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Unit information: Outlaws in 2020/21

Unit name Outlaws
Unit code HIST20120
Credit points 20
Level of study I/5
Teaching block(s) Teaching Block 1 (weeks 1 - 12)
Unit director Dr. Stone
Open unit status Not open
Pre-requisites

None

Co-requisites

None

School/department Department of History (Historical Studies)
Faculty Faculty of Arts

Description

We have always been fascinated by those who live outside the law: Robin Hood, the pirates of the Caribbean, the smugglers of eighteenth-century England, the cowboys of the American West. These, together with countless other groups, lived outside or beyond the law. All were a problem for the lawmakers of their time but often also elicited popular appeal and sympathy. This unit will explore the figure of the ‘outlaw’ in all guises, considering both those who chose ‘social banditry’ and those who became ‘outlaws’ when other nations claimed their land.

In this unit will address questions that go to the heart of nationhood, belonging and social justice. Why do people become ‘outlaws’? Should we see outlaws as ‘Social Bandits’, forming a counter culture in direct opposition to the dominant regime? Where does the divide lie between legal warfare and illegal plundering? How and why have the authorities responded to outlaws? Why do historic outlaws persist so powerfully in modern ‘collective memory’?

Intended learning outcomes

Successful students will be able to:

1. Identify and analyse key themes in the history of outlaws and their impacts on society

2. Discuss and evaluate the key historiographical debates surrounding outlaws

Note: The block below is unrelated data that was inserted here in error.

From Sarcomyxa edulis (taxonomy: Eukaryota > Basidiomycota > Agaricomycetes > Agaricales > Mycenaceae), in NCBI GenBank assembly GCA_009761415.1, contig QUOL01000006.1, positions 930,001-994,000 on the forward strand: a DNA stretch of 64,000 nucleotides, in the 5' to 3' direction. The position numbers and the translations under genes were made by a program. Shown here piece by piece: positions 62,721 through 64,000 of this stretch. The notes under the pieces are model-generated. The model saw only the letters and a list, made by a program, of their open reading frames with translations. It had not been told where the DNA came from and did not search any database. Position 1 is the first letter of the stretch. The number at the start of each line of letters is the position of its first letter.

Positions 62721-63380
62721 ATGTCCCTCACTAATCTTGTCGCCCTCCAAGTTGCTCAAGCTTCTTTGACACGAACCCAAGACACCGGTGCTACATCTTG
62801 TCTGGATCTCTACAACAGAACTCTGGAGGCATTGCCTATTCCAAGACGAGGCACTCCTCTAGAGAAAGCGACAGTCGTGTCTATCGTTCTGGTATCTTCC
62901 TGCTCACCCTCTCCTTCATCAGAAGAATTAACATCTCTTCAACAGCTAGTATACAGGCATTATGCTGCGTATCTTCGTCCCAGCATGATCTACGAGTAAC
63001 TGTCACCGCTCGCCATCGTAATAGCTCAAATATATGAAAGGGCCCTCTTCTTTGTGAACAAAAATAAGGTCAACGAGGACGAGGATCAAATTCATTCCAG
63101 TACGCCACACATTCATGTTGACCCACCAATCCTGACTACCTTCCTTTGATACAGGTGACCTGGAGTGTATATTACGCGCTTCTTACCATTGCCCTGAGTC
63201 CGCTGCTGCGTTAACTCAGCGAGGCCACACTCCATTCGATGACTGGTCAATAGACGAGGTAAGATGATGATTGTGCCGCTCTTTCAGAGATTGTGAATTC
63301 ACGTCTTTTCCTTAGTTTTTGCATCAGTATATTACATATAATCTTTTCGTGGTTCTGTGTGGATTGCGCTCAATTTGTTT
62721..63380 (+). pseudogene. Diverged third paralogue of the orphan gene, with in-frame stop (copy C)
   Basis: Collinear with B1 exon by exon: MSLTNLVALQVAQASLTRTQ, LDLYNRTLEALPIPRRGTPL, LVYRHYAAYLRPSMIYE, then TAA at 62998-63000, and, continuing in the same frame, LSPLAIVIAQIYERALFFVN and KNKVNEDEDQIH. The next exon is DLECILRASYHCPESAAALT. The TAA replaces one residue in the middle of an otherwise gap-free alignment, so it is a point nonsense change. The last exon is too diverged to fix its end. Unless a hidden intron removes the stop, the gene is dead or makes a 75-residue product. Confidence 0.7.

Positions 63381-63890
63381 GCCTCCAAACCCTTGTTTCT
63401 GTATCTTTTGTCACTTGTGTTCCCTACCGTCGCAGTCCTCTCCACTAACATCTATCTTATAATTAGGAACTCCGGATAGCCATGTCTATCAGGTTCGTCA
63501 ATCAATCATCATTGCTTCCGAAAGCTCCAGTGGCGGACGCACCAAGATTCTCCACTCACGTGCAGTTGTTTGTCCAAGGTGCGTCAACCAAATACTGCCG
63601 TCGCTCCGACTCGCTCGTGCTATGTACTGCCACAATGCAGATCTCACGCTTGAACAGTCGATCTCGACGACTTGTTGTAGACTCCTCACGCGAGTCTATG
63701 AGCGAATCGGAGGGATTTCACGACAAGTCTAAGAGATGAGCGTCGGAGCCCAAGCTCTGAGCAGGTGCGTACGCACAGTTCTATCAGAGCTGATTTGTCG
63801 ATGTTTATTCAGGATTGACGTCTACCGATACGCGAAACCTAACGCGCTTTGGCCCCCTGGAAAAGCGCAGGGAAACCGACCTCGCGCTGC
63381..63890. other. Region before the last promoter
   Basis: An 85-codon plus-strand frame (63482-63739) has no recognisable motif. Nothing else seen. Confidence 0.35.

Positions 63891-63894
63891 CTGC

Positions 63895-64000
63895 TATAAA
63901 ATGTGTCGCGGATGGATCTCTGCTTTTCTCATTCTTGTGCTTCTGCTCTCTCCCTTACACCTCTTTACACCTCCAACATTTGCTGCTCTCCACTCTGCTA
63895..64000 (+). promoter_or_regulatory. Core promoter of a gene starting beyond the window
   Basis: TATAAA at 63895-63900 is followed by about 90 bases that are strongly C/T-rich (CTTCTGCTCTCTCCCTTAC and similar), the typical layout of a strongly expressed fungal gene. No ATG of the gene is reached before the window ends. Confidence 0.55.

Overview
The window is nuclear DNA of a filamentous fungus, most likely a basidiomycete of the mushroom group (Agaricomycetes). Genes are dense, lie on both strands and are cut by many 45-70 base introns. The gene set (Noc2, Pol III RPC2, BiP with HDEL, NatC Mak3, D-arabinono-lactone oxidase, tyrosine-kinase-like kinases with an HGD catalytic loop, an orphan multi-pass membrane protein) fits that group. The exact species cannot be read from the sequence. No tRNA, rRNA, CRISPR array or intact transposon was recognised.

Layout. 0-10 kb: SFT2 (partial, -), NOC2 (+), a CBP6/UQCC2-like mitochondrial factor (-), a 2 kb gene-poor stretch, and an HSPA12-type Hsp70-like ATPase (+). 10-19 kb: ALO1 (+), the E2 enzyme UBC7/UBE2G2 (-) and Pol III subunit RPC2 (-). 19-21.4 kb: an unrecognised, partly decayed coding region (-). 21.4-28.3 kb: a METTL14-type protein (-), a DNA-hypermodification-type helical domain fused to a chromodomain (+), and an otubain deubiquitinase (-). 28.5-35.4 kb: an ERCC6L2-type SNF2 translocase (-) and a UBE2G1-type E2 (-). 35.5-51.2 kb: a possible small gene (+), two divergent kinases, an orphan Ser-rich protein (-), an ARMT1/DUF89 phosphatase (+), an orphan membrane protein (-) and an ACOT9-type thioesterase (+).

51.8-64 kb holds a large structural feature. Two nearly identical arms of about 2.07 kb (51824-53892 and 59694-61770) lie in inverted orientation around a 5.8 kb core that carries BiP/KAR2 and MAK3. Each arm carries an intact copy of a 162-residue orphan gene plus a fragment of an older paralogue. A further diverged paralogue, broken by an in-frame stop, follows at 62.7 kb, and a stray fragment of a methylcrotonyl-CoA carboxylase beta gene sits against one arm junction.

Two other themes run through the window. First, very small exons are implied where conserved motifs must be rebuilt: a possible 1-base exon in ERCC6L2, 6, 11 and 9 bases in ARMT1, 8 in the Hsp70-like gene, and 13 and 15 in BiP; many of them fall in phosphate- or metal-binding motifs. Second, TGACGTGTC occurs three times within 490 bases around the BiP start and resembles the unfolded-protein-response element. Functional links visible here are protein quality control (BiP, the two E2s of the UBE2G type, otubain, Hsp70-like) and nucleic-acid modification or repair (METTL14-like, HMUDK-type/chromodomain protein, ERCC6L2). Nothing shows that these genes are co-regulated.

3. Understand and interpret primary sources and select pertinent evidence in order to illustrate specific and more general historical points

4. Present their research and judgements in written forms and styles appropriate to the discipline and to level I.

5. Demonstrate skills in oral presentation appropriate to level I.

Teaching details

Classes will involve a combination of long- and short-form lectures, class discussion, investigative activities, and practical activities. Students will be expected to engage with readings and participate on a weekly basis. This will be further supported with drop-in sessions and self-directed exercises with tutor and peer feedback.

Assessment Details

1 x 10-minute Individual Presentation (25%) [ILOs 1-2, 5]; 1 x Timed Assessment (75%) [ILOs 1-4]

Reading and References

Peter Andreas, Smuggler Nation: How illicit trade made America (Oxford: OUP, 2013)

Pauline Croft, 'Trading with the enemy, 1585-1604, Historical Journal, 32 (1989)

Shannon Lee Dawdy and Joe Bonni, ‘Towards a General Theory of Piracy’, Anthropology Quarterly, 85, 3 (2012).

Peter Earle, The Pirate Wars, (London: Methuen, 2004).

Erik Hobsbawm, Bandits, (London: Weidenfield and Nicholson, 1969).

Grace Moore (ed.), Pirates and Mutineers of the Nineteenth Century: Swashbucklers and Swindlers, (Farnham: Ashgate, 2011).

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